The vision for the Port Gamble forest is focused on the quality of its diverse environment, wildlife habitat, user experience, and recreation opportunities. Park managers will ensure ecological education and economic stability by attracting local and regional visitors. The community aims to promote sensitive stewardship of park land and trails, especially from previously altered landscapes, to improve habitat, and to regenerate sustainable natural system for a wide range of wildlife. There is heavy focus on ethically conserving the forest and deciding which areas can be kept as wetlands and which areas are suitable for recreational traffic. There are also plans for an education center that can teach people about the array of wildlife, vegetation, history, and other assets that give the public a greater understanding of the importance of nature in our lives. Involvement of the community in the forestry planning is what makes the master planning of this park special. Historically in the Pacific Northwest, forest management did not have much community involvement or inclusion. The steering committee aims to create a park and policies that support community values and provide equitable access to all people to actively participate in the management of the park, with an effective effort to ensure diverse participation in advancing the parks visions and goals.
As for the current situation in Port Gamble Forest Heritage Park, the forest is not a healthy forest because of the densely packed homogenous trees planted for timber production. The land is very fertile and can grow strong, large trees quickly. We observe different patterns of regrowth after years of clear-cutting and replanting. Simplified forests are prone to wildfires, disease, and drought stress that could be amplified by climate change. Clearcutting produced high tree density in some regrowth areas, and unmonitored stands formed dense monocultures in place of diverse complex forests.
One of the Port Gamble Forest Heritage Park restoration strategies is silviculture, the practice of controlling the growth, composition, structure, and quality of forests to meet restoration goals. This includes the technique of forest thinning, which accelerates tree growth and complexity in the stands. The thinning process includes removing the species that aren’t Douglas-fir (Pseudotsuga menziesii) and allowing for the remaining trees to develop biomass. The plan is to periodically thin the forest, but it is hard to predict how long it will take to restore the forest and for young strands to develop complexity.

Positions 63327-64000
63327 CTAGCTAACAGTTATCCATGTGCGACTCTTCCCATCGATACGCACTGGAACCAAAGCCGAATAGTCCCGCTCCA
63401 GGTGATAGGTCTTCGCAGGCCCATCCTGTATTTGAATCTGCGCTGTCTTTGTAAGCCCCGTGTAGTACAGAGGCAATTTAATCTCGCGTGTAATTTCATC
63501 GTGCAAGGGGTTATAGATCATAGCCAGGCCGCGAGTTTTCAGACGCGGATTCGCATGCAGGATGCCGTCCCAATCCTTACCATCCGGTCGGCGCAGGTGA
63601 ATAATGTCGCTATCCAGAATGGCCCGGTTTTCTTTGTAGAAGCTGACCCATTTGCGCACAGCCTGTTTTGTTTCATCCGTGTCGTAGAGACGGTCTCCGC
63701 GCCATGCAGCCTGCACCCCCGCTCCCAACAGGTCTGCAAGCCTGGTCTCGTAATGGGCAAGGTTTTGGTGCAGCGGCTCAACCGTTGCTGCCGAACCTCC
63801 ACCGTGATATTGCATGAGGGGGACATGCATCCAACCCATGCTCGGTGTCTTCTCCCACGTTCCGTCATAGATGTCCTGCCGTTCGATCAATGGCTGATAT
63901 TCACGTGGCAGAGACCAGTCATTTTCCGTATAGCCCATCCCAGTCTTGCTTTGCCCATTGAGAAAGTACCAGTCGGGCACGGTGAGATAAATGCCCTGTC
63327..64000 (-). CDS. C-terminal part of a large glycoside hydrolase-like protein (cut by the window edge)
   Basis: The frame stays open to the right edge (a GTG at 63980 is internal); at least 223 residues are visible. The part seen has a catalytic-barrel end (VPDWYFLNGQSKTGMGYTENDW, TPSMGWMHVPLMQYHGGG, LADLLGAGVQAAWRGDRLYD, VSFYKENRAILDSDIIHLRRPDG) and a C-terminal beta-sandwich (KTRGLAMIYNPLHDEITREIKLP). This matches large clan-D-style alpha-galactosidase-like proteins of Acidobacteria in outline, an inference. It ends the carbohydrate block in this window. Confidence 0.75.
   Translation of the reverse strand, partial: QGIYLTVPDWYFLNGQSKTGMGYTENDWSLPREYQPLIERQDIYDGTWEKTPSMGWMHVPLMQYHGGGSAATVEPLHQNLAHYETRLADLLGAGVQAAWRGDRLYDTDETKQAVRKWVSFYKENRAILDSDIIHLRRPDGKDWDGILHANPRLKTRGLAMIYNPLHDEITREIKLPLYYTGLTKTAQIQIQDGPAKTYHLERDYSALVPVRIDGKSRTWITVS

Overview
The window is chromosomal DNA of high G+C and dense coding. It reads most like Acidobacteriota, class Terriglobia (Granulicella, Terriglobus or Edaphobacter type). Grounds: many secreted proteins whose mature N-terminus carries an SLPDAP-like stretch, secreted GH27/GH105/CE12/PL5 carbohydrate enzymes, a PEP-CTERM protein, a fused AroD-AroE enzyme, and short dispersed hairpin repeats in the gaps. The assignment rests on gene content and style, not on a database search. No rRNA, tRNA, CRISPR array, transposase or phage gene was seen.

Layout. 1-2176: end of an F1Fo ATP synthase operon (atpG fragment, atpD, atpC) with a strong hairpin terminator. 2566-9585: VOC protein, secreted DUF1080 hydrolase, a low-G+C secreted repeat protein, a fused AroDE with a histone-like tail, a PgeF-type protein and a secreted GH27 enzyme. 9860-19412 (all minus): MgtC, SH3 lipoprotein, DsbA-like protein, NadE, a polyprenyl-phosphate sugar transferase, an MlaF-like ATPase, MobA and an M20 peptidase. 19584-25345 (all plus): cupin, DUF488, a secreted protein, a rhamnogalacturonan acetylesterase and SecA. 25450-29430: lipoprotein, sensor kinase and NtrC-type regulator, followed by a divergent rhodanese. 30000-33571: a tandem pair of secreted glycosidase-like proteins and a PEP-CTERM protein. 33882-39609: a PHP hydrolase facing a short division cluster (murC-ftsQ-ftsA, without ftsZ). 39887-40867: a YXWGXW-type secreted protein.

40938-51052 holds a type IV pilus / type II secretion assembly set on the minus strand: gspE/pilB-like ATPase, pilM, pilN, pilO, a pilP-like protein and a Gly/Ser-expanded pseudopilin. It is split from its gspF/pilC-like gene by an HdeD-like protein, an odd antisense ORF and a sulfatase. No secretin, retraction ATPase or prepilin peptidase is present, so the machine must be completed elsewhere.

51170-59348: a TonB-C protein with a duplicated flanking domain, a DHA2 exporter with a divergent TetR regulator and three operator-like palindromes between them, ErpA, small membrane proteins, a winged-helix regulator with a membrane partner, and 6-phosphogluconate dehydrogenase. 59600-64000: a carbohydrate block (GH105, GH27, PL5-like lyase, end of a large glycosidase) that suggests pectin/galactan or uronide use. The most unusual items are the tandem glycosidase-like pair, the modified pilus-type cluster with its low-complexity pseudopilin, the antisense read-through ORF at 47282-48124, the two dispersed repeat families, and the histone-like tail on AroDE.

Thinning could be applied alongside four additional restoration methods that can accelerate the old growth process. The first technique is companion planting with proper herbaceous species. Some native herbaceous groundcovers can increase growth and survival of trees, protect soil from erosion, and deter unwanted species from establishing. The key is selecting the proper companion to balance between facilitation and competition, so spacing and knowing what shrubs to put with what trees are vital. Looking at genetic diversity within tree species and understory planting with maturing stands by taking advantage of some of the old growth to capture the traits that make them more susceptible to climate change.
The second restoration method involves mitigating compaction by proper site preparation. Tilling and deep soil ripping improve root-to-soil relations, increasing plant growth. Accelerating plant height increases tree survival and enables seedlings to coexist with neighboring vegetation.
Another technique is keeping and adding large woody debris to the site, which aids in increasing complexity. Large woody debris creates sites that provide shade and better access to moisture, protect from large herbivores and mitigate wind. It gives great perching sites for seed dispersers and can help with erosion control.
A final example of a possible forest restoration method is controlling invasive species by physical or chemical removal. Conserving and monitoring existing stands can also control invasive species spread.
It’s important to account for differences in regional climate, tree response to disturbance, and stand histories. Strategies should make use of local and Indigenous Knowledge while planning what species to use in restoration. Some unmanaged stands may be on a natural trajectory toward conditions conducive for large trees as well as a diverse herbaceous understory full of lichens, fungi, and fauna.
Recovery of biological and structural complexity should drive old-growth restoration. Developing a long-term forest management plan with a multiple-phase approach means including both community members and experts, as well as a lot of patience and long-term thinking, so the next generation can enjoy a healthy forest supplemented with resources for outdoor activities.
Landscapes of Change: This series features stories and projects as they evolve over time, stay tuned for the next episode of Port Gamble Forest Heritage Park.